Peter Parker of Melbourne on Transit recently sketched some frequent network maps for that city, the second largest in Australia. You can find a range of efforts for various cities using the Frequent Network category. My original post arguing for the value of frequent network maps is here.
Although Melbourne is mostly flat and its street network is mostly gridded, it’s striking how few crosstown or “orbital” services they are. Over the past few years the main government initiative in this area has been the SmartBus program, a set of new frequent orbital routes. Yet compared to comparably dense parts of Los Angeles, say, the grid is thin.
Downtown is right off the southern edge of this map, so much of this map’s area is pre-1945 dense inner city, a mixture of apartments, terraces, and small-lot single-family. The north-south green lines are the famous tram network, while the blue lines are the electrified commuter rail — usually, but not always, at 15 minute frequencies or better. In general, though, many destinations in this inner northern area have intense north-south service but little or no opportunity to circulate east-west.
Melbourne is coming late to grid network planning in part because of its own planning history, but also because it is such an exceptionally centralized city. Its huge commuter rail network is totally radial and its extensive tram network also has only a few non-radial elements, all in the inner east and south. The regional information provider, Metlink, does not attempt a frequent network map, so I’m glad that Peter did. It helps me form an understanding of the underlying structure of how bus, rail, and tram work together on a citywide scale.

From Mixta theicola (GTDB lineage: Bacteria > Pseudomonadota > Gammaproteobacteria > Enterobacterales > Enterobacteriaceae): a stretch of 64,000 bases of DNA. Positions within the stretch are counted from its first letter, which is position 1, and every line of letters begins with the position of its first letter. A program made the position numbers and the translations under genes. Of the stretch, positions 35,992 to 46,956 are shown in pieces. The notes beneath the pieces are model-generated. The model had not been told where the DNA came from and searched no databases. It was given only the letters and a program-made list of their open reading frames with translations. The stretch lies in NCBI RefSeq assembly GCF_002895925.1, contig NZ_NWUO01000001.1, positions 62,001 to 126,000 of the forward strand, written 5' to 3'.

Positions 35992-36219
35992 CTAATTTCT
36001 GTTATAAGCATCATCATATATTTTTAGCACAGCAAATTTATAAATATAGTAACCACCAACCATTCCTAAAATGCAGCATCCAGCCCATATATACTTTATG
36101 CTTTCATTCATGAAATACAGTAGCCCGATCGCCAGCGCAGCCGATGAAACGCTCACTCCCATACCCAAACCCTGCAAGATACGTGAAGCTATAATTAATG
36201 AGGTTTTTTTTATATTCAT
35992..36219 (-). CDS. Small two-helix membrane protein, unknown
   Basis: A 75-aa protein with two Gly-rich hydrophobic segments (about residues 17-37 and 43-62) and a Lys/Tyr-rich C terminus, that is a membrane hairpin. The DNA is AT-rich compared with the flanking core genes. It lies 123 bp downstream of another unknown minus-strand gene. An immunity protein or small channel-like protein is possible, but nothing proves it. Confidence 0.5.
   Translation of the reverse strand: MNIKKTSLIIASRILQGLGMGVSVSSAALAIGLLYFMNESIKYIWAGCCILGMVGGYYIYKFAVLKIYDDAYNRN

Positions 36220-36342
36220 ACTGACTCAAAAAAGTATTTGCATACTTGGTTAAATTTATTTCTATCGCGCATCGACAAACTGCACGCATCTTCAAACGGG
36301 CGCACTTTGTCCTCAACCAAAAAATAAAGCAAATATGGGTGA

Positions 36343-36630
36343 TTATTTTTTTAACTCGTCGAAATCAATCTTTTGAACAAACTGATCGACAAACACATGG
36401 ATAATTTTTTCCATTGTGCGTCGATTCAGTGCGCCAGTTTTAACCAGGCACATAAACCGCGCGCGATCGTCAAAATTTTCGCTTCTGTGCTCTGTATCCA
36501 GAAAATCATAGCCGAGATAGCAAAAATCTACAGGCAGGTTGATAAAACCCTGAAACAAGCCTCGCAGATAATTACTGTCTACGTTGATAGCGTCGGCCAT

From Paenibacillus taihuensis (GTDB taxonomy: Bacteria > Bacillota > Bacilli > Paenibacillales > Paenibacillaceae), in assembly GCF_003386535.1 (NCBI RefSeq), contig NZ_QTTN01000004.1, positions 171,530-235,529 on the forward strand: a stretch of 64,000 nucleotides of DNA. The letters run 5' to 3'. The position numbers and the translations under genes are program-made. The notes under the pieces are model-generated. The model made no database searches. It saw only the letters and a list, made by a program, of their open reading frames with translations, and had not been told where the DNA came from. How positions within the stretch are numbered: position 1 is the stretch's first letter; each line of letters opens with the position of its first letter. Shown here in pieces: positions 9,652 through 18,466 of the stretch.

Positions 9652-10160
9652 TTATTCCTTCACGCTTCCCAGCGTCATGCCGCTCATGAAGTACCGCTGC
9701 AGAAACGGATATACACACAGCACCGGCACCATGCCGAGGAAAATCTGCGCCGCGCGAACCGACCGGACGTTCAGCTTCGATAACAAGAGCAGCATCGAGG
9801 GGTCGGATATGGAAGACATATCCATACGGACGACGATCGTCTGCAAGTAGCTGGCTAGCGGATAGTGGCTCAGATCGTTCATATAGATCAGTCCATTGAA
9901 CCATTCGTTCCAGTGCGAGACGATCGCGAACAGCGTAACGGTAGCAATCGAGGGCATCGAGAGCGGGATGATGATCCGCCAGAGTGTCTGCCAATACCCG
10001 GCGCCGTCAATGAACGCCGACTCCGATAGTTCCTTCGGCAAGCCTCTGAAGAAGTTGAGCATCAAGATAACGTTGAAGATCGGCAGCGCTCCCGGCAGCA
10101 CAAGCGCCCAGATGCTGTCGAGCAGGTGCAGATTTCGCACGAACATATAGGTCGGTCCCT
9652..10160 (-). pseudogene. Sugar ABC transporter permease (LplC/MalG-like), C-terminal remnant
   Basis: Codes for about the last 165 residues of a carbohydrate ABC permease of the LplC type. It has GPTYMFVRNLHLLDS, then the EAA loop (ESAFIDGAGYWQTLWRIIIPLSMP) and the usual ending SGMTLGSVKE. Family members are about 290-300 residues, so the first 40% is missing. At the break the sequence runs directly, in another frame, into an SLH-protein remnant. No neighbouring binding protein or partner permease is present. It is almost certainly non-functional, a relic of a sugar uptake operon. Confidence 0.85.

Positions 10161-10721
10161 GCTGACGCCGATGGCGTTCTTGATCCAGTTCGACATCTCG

As an aside, Peter shares a bit of his struggles with the available media:
I started with scribbles on taped scraps of paper. Plain shower curtains from discount shops were then tried. Windows Paint worked but smeared badly with each alteration. Finally Power Point was found workable.
Commenter Evan suggests Visio is the right tool. What do people think?
In any case, it’s rare to get this kind of glimpse of an artist’s working process! I too have struggled with shower curtains in the pursuit of beauty, but would be too shy to write about it here.
I’d say use Inkscape, if you want to make it visually appealing (or use Adobe if you have the money). It takes a while to get used to, but it’s probably worth it in the end. Also, save often.
Dia is a free open-source program based on Microsoft Visio. Although it took me a while to learn ways of working around its idiosyncracies, it’s quite useful for schematic diagrams. Snap-to-grid facilitates 45-degree angles.
I was also going to say Inkscape, although I’ve never used Dia. Inkscape is a free, vector based graphics package (infinitely scalable, and will never pixelate – ‘smudge’). It can handle pretty much whatever you want in terms of colour, line-styles, text, and outputs to a wide range of formats, most usefully .svg, .pdf, .eps, and .png, .gif or .jpeg.
Given the amount of money these packages cost, it’s hard to imagine springing for them except as part of employment or as an investment towards employment. With open-source packages at least the cost of trying something new is low.
Seriously, Powerpoint? …Impressive.
Definitely, if you don’t have Adobe Illustrator, go with any free vector graphics software. I sometimes even resort to Google Sketchup. Even though Sketchup is for 3-D modeling, if you are a stickler like me you will appreciate Sketchup’s great dimensional controls. You might even be able to incorporate some three-dimensionality with ease in your figures.